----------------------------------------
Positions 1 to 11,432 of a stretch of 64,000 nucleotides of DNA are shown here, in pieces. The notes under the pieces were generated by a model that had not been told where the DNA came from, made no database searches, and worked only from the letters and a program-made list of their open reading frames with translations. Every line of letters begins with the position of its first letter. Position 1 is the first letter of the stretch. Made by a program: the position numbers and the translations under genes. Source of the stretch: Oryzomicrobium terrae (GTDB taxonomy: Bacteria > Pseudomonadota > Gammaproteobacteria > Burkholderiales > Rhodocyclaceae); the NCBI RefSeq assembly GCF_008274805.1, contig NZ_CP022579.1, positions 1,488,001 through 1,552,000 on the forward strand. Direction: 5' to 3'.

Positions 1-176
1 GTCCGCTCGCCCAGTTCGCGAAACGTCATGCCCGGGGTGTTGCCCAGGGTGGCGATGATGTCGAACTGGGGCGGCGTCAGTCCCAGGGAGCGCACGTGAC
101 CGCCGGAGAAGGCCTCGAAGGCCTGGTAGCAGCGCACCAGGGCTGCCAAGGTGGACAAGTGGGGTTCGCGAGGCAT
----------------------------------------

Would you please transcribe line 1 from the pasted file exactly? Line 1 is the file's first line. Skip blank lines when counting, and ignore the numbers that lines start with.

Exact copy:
Positions 1 to 11,432 of a stretch of 64,000 nucleotides of DNA are shown here, in pieces. The notes under the pieces were generated by a model that had not been told where the DNA came from, made no database searches, and worked only from the letters and a program-made list of their open reading frames with translations. Every line of letters begins with the position of its first letter. Position 1 is the first letter of the stretch. Made by a program: the position numbers and the translations under genes. Source of the stretch: Oryzomicrobium terrae (GTDB taxonomy: Bacteria > Pseudomonadota > Gammaproteobacteria > Burkholderiales > Rhodocyclaceae); the NCBI RefSeq assembly GCF_008274805.1, contig NZ_CP022579.1, positions 1,488,001 through 1,552,000 on the forward strand. Direction: 5' to 3'.